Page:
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Rethinking School Reform

By Lila Johnson

[As a senior, Lila Johnson uncovered the "secret education" that cartoons, advertising, and the media slipped into her life. She wrote this article to educate others about the inaccurate visions Disney & Co. sell children.]

My two brothers and I lived for our daily cartoon fix. We hungered for the vibrant reds, blues, and yellows that raced around our screen for an insane hour or two.
When we were away from the tube, we assumed the roles of our favorite characters: Bugs Bunny, that wisecracking, carrot-munching rabbit; Yosemite Sam, rough and tough shoot-'em-down cowboy; and Popeye, the all-American spinach-guzzling sailor. We took our adopted identities outside and to school where our neighbors and friends did the same.

Now, as a senior in high school, I see that cartoons are not just lighthearted, wacky fun. Animated material touches on such sensitive issues as roles of men and women in society, and people of color.

Cartoons are often the birthplace of the cultural stereotypes we learn and remember, as I do today: the idea that Indians are savages - tomahawks and moccasins, teepees and war paint - the bad guys who pursued my favorite cowboys, or the belief that Arabs have nothing better to do than to tear across deserts in robes while swinging fierce swords and yelping like alien creatures.

These notions didn't just occur to my brothers and me magically. We saw Indians in our afternoon cartoons and on some of our favorite Disney movies like Peter Pan. We witnessed villainous Arabs thieve their way through violent episodes of Popeye.

What is not seen in relation to people of different cultures can be as harmful as some of the things that are seen. People of color are rarely seen as the heroes of animated presentations. I can think of only one Disney classic where a person of color is the principal and heroic character - The Jungle Book. Not an impressive list.

Children search for personal identity. In first grade I adored Bonnie Bondell, a girl in my class. She wasn't a cartoon character, but she could have been. She had glossy blonde hair and blue eyes. She had a sparkly smile and a sweet voice. She could have been Cinderella's younger sister or Sleeping Beauty's long lost cousin. For those reasons, I longed to be just like her.

I look at old photos of myself now, and have decided that I was pretty cute. I wasn't a traditional cutie, and that's exactly what bothered me then. My father is African-American and my mother is German and Irish. Put the two together and I'm the result. Olive complexion, dark curly hair, brown and green eyes. All wrong. At least according to the "Fairy Tale Book of Standards."

The pride that I had in myself as a person with a colorful heritage did not blossom before it was crushed. The pride that I had in myself as a female was following the same path.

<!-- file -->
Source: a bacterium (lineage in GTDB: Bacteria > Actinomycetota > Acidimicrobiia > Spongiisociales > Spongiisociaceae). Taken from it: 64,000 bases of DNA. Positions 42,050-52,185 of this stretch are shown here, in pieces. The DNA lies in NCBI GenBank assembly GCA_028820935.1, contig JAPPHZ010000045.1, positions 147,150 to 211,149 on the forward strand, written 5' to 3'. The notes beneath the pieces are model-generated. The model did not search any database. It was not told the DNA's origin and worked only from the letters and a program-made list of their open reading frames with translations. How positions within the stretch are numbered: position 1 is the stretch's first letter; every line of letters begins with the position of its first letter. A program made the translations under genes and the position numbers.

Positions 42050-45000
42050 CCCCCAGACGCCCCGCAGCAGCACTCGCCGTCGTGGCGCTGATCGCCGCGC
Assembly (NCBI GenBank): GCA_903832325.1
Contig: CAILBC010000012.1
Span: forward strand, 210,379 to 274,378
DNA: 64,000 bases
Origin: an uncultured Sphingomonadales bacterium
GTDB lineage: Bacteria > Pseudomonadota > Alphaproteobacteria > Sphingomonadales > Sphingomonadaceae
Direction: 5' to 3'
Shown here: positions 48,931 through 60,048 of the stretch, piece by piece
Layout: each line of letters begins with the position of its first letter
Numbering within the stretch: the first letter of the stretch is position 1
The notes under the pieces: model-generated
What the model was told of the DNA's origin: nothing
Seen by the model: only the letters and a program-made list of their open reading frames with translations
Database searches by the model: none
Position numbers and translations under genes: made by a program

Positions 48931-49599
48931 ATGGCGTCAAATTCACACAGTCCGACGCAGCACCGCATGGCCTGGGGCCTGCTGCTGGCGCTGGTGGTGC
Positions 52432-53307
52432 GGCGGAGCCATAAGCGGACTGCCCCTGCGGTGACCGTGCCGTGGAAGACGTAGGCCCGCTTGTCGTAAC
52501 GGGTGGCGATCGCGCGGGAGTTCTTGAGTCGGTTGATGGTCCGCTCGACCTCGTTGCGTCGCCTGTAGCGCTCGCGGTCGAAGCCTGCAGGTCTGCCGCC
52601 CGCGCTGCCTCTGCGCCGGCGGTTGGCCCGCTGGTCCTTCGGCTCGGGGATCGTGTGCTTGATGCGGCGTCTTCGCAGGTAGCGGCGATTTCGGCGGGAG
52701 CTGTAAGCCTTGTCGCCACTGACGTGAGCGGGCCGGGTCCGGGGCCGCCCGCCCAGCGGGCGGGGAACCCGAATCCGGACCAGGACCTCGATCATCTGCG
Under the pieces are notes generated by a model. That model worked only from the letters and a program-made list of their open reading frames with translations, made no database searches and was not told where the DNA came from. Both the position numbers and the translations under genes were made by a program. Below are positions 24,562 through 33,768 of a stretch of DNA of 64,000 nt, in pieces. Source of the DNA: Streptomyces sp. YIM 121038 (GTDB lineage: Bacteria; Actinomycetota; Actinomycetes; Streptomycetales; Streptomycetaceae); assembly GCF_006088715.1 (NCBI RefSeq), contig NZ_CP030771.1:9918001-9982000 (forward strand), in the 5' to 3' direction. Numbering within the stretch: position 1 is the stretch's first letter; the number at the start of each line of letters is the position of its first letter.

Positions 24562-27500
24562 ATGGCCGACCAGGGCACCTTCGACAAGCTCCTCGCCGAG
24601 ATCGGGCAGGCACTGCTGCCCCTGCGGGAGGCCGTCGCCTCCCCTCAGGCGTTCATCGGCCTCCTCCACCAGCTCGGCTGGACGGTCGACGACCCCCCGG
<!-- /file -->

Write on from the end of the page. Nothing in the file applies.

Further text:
Women's roles in cartoons lack the cleverness and depth of their male counterparts. Instead, they are laced with helplessness and ignorance. The women are often in need of rescue - they seem incapable of defending or helping themselves. When they aren't busy being rescued, they spend their time looking pretty, waiting for a prince.

In first grade, these illustrations moved me to action. They influenced me to push aside my slacks and rustic bike and turn to dresses and dolls. I had to start practicing perfection if I was going to be happy. Weak, helpless, boring, I struggled to be all of those, then I could call myself a princess, an awkward one, but a princess nonetheless.

At the same time, my brothers swung guns and swords like they were attached to their hands. They tossed aside their piles of books and tubs of clay - heroes didn't read or create - they fought! So they flexed their wiry muscles and wrestled invisible villains. They dressed, ate, talked, became miniature models of their violent heroes.

Sometimes it was fun, like a game, playing our parts. But we began to feel unhappy when we saw that some things weren't quite right. As I said - I wasn't Bonnie Bondell or Cinderella. My brothers, never destined to be hulks, went to great lengths to grow big, but gallons of milk and daily measurements didn't help. It wasn't a game anymore.

I have some fond memories of those afternoons with my brothers, yet I know that I will also remember them for the messages I swallowed as easily as gum drops. My newfound awareness has enabled me to better understand those messages I absorbed and the ones I observe daily, whether on billboards, in movies, or in magazines. I see them in a new light. A critical one. I don't have to be a princess to be happy or pretty. I don't need to rely on characters to learn about real people.

I proudly perceive myself as an exuberant, creative, responsible, open-minded individual who will never be reduced to a carbon copy of a fictional being.

This material is from the online presentation for Rethinking School Reform: Views From The Classroom, edited by Linda Christensen and Stan Karp, published by Rethinking Schools. For more information see www.rethinkingschools.org/rsr


Summer 2003